Remodeling house for sale, water damage to imitation wood panelling

Remodeling house for sale, water damage to imitation wood panelling
The basement family room has a couple walls finished in those 4x8 sheets of "wood" paneling. Each panel looks like serveral walnut boards running vertically with a black line between each board.
Because of basement flooding, about 4 inches up on each board there is a whitish area from the left side to the right.
Any suggestions for making the white parts look brown and black again?
They're going to test on a small spot whatever is suggested, but there really aren't any spots to test where no one will see it, so I hope they can hit the jackpot early.
I was thinking of Old English polish that includes the coloring. It comes in dark, the original, and light? How's that sound? Dark or light?
Thanks.
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Whatever you put on as a topcoat may have bleed through anyway unless you remove the deposits. I'd probably pass on the house if I saw evidence of flooding or a cover up unless I knew what happened and if it was fixed. .
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mm wrote:

...
That's a problem a cover-up won't solve; that's one that needs fixing correctly. No decent inspector is going to miss it and it's going to raise the question of mold and what else is behind the paneling.
And, of course, the disclosure form is going to have to admit there has been a water problem.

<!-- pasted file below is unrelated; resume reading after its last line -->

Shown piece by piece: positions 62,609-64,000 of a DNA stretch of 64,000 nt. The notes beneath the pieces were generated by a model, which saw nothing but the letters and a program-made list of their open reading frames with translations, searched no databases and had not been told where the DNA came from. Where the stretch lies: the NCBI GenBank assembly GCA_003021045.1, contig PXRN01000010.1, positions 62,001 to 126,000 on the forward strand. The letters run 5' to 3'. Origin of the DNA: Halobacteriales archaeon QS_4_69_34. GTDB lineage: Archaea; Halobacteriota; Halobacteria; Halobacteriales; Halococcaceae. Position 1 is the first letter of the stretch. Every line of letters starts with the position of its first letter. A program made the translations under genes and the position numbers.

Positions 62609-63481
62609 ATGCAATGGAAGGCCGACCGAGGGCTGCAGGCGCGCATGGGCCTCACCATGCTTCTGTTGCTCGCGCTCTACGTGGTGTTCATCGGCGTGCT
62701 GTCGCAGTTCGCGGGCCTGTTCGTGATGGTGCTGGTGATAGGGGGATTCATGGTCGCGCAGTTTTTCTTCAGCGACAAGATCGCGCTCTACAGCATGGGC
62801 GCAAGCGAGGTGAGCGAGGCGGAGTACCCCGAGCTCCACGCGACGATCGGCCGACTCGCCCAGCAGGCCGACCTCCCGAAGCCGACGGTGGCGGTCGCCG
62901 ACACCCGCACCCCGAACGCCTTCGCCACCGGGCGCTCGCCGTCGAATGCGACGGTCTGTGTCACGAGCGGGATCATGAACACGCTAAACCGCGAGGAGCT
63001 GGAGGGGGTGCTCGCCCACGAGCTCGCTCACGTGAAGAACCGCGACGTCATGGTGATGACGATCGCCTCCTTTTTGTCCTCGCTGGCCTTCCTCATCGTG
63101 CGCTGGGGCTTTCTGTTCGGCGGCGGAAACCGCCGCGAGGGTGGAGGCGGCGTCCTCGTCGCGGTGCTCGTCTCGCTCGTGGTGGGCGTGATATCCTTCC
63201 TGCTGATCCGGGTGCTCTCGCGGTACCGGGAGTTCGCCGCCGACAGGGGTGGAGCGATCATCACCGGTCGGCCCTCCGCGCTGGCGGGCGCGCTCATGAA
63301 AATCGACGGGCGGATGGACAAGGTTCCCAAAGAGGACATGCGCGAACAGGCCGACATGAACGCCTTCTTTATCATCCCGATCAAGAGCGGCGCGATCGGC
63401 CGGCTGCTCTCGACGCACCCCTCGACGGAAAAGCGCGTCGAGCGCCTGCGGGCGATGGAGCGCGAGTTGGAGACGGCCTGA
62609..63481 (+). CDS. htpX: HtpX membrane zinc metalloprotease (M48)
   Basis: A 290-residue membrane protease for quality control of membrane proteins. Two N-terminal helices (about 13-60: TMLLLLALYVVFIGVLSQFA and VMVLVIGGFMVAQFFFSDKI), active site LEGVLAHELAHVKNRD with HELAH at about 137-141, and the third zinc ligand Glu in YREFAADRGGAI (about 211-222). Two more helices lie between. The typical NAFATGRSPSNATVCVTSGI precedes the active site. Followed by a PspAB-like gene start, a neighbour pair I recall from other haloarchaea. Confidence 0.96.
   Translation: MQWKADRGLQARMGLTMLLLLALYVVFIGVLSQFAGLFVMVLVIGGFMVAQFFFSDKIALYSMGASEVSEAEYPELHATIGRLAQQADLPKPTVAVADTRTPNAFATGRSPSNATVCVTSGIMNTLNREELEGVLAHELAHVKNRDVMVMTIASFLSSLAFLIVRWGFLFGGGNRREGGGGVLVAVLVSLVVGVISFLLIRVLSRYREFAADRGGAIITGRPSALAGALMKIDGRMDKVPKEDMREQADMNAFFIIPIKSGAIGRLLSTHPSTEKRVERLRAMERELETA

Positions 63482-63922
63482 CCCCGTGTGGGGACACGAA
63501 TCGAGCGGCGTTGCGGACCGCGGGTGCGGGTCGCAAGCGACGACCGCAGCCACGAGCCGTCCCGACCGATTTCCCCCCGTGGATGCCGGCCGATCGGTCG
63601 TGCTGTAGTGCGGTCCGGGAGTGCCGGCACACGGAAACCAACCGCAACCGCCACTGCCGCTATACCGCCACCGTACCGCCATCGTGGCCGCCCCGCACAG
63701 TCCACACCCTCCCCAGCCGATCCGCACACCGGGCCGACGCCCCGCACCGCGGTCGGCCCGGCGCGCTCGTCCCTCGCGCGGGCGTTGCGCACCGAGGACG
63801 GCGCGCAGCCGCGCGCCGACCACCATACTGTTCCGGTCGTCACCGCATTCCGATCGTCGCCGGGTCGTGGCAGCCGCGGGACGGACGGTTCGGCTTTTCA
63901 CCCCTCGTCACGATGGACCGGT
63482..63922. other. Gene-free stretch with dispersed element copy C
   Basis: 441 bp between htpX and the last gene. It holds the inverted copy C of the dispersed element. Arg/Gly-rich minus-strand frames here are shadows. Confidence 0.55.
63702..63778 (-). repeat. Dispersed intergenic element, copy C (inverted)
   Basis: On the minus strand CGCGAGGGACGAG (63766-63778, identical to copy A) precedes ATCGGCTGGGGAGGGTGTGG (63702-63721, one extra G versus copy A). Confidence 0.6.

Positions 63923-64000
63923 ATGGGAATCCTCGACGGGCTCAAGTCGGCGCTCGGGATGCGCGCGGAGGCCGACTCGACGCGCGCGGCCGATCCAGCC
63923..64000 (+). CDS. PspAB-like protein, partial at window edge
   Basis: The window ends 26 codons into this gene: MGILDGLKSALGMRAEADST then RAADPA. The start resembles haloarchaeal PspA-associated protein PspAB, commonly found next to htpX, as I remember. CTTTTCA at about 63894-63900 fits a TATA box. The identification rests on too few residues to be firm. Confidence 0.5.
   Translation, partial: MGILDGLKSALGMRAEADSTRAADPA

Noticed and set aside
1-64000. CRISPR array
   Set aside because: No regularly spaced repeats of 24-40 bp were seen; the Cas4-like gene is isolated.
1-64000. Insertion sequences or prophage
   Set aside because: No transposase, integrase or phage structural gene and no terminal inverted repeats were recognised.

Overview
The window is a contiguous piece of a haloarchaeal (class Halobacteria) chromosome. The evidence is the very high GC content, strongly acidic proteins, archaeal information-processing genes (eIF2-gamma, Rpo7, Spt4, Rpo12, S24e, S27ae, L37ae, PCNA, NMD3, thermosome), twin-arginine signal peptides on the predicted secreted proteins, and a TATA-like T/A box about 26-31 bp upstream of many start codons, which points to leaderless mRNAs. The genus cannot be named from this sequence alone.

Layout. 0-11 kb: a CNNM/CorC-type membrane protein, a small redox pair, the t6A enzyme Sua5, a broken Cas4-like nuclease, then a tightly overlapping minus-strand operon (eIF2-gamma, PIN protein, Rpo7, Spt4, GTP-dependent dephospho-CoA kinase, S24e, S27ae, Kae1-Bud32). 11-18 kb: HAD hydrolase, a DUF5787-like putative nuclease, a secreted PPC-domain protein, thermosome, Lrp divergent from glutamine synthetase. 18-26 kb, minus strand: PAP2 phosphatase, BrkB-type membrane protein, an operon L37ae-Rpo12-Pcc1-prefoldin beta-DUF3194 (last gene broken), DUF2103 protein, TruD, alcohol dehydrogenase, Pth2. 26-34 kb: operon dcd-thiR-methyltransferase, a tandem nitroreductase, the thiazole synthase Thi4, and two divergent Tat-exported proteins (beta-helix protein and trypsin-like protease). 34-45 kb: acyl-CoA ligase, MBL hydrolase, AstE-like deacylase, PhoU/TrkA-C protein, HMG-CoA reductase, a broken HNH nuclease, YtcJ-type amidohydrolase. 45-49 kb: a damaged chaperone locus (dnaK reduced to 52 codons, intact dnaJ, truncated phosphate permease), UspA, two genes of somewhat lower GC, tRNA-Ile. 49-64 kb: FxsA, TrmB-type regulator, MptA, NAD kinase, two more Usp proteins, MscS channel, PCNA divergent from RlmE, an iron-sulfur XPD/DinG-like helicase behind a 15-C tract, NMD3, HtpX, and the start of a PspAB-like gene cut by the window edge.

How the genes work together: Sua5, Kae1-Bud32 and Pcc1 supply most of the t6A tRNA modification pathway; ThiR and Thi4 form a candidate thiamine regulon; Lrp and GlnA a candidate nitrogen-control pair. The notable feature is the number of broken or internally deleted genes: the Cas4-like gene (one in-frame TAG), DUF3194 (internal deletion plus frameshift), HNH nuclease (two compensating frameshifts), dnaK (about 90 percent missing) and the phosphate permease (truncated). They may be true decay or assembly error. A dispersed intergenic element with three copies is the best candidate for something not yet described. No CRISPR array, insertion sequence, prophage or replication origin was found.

This house has some serious problems clearly. Hoping to get a quick sale is probably out of the question unless a fair amount of work is done.
Some of what you've described is cosmetic; this isn't--it's a fundamental problem.
--
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better to at least get quote from waterproffing contractor. a interior french drain is a great option, unless the area floods
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dpb wrote:

There is a way to make the repair a little less expensive -- cut off the bottom of the paneling at wainscot height and thin drywall the bottom w/ a moulding/chair rail at the seam.
Depending on how up front or devious you wish to try to be, I've seen it just laid on the surface ignoring the condition(s) underneath...
--
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SELLER MUST DISCLOSE THERES A WATER PROBLEM! Even if you find a way to completely cover it up.
No disclosure leaves buyer suing them for water repair...
Nice first class EXPENSIVE repair
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Careful you're proposing doing a coverup of a serious problem.
I'd at this point advise disclosing and selling. This should have been fixed long ago.
This may mean it's best to just put the house on the market as-is, priced to sell.
Banty
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